Third, governments decided it was possible to do things differently. 

Normally, due to wait times and bureaucratic requirements, it can take up to six weeks to get on EIA and several months, if not years, to access a Manitoba Housing unit. 

In early March, the Manitoba government announced it would rapidly move 50 people experiencing homelessness into vacant Manitoba Housing units that received fast-tracked repairs. (Why there were 50 empty units awaiting repairs when there is a wait-list over 4,000 households long still needs to be explored.) 

They also fast-tracked EIA intakes so people could pay their rent. 

Common barriers like providing specific documentation and IDs were removed. 

As a result, some of the people in the hotel got onto EIA and into housing within two weeks. 

This was an exceptional timeframe. It's not clear how the Manitoba government made this work, but it makes one wonder why these systems cannot always work this way.  

Advocates have put forward transformative solutions to make this recent experience the norm and rapidly scale up transitions from homelessness to housing. 

First and foremost is the need to make more social housing units available by investing in building new and maintaining existing stock. 

The Manitoba government has funded only 11 new social housing units from 2016-17 to 2019-20. 

A continuation of recent efforts to fast-track repairs to make existing units habitable can quickly bring more affordable housing options into the market, but we will not end homelessness without a clear plan from our government to build new housing. Until we build enough social housing to meet the demand, people experiencing homelessness will have to keep trying the private market, where rents are hundreds of dollars higher than EIA levels.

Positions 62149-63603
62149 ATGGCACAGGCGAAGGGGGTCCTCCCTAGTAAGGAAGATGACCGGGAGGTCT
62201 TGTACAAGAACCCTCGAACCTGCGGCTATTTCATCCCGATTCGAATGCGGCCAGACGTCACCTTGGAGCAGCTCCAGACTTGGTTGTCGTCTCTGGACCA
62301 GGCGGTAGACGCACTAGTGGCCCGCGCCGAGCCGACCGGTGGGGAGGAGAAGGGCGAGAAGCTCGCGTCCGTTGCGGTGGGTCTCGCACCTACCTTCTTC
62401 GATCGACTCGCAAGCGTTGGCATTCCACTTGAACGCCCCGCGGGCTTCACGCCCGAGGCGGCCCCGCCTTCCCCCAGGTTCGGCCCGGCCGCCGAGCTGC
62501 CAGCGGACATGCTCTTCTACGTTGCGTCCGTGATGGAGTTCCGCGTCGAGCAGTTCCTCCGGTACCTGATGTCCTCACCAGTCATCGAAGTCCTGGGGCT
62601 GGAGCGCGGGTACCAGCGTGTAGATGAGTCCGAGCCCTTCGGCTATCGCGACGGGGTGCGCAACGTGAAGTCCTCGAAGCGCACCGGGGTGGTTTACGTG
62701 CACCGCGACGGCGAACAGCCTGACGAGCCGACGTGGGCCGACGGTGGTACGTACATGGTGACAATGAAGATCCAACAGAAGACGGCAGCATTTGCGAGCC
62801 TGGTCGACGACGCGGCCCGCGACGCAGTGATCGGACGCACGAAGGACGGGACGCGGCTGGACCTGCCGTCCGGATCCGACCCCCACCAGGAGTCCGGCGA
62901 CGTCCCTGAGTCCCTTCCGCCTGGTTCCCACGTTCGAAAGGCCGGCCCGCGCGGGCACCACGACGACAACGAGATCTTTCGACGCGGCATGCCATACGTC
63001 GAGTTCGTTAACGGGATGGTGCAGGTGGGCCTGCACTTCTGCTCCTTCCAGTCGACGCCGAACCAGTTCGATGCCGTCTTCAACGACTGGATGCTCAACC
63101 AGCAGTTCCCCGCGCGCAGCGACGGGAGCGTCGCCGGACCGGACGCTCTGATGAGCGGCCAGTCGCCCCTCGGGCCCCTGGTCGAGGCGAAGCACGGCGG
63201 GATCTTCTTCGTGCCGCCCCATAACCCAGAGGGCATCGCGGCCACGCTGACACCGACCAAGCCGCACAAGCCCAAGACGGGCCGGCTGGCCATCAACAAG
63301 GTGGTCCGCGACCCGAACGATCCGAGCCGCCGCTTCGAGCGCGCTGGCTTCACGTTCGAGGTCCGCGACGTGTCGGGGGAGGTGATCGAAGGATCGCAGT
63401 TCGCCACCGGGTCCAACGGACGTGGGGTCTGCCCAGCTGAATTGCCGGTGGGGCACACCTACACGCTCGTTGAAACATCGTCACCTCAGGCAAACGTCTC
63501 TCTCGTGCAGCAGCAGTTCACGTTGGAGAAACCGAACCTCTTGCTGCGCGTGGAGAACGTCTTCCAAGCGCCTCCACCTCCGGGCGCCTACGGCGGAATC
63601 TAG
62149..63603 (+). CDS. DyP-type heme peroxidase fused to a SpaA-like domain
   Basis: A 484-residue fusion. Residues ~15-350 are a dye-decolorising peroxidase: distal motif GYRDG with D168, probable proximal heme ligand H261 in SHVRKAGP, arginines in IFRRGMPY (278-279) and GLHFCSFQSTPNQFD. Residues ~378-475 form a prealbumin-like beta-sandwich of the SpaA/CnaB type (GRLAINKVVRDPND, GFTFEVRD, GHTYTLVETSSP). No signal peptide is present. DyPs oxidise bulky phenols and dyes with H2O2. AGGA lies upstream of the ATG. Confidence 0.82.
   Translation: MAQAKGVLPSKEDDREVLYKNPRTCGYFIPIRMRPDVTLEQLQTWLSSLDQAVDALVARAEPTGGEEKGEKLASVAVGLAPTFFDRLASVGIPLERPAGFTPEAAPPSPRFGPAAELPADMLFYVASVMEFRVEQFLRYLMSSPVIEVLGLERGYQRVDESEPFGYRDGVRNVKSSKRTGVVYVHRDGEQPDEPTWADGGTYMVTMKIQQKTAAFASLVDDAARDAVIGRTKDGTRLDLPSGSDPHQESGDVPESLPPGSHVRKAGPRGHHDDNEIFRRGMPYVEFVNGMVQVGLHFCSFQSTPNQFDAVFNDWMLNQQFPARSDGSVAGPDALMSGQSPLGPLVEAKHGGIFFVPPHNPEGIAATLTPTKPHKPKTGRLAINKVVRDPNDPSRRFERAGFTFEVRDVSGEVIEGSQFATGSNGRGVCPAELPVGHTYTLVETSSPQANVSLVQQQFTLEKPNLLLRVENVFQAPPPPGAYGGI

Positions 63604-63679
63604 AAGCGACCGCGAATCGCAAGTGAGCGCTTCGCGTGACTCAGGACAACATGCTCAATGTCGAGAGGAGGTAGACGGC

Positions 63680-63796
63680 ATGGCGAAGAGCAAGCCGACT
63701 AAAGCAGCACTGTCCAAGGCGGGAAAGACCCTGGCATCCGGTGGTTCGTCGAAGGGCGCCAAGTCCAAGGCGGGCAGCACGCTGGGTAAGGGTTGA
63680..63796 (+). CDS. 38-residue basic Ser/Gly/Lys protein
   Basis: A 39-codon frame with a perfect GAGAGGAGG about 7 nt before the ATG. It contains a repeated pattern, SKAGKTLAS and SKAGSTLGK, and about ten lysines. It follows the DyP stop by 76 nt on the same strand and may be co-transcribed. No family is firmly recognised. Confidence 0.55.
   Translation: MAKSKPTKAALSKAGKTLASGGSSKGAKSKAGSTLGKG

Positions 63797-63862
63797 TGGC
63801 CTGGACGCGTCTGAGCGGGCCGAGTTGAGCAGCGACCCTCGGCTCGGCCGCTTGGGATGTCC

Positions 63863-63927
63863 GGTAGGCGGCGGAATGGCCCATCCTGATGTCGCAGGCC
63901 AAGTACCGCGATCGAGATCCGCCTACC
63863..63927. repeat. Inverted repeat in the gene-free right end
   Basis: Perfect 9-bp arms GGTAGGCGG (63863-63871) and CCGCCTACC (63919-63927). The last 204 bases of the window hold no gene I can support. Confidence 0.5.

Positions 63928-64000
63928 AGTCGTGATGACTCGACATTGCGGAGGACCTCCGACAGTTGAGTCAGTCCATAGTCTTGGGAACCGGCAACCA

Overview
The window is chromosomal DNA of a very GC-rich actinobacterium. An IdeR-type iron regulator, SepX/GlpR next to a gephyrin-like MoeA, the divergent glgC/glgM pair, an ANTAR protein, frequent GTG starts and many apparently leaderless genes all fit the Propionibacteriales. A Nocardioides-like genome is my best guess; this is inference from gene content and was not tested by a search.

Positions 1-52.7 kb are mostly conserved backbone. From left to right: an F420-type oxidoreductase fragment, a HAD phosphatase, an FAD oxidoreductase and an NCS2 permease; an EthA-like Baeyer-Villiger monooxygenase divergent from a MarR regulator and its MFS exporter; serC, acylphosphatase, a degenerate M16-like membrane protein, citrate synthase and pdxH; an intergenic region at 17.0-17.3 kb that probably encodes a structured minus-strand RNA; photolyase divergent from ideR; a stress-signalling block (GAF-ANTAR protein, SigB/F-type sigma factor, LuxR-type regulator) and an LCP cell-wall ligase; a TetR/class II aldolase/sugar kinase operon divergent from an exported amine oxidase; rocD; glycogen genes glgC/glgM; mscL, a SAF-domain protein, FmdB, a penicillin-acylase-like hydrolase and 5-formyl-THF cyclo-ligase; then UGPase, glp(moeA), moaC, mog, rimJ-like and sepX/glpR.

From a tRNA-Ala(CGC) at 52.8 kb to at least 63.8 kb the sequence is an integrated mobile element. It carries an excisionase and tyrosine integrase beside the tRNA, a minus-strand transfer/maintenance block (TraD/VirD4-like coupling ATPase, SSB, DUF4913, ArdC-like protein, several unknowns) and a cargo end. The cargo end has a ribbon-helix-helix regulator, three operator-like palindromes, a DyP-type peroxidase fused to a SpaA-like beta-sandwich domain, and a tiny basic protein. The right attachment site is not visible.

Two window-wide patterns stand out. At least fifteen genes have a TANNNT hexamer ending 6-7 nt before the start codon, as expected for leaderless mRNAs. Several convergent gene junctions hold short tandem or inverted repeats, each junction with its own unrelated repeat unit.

Another critical need is to streamline access to EIA. 

These last few months, the program has shown that it is possible to make exceptions and remove barriers that delay intake processes, and this should become the norm. Additional measures for addressing the backlog of intake appointments should be prioritized; so should enhancing income benefit levels. 

There are other pieces, like continuing to fund community agencies to employ outreach workers and support people experiencing homelessness with temporary accommodations, from where they can navigate income and housing systems.

Transitions from homelessness to housing don't happen overnight. The work with the encampment by the Beer Can required time and the support of experienced and knowledgeable community agency workers who built trust and worked through complex government systems.

Ending homelessness is possible. However, it requires a long-term financial commitment from government to ensure social housing is in place, income supports are sufficient and easily accessible, and organizations working on the front lines are adequately resourced. 


Kirsten Bernas is the director of housing at the West Central Women's Resource Centre and the chair of the provincial working group of the Right to Housing Coalition.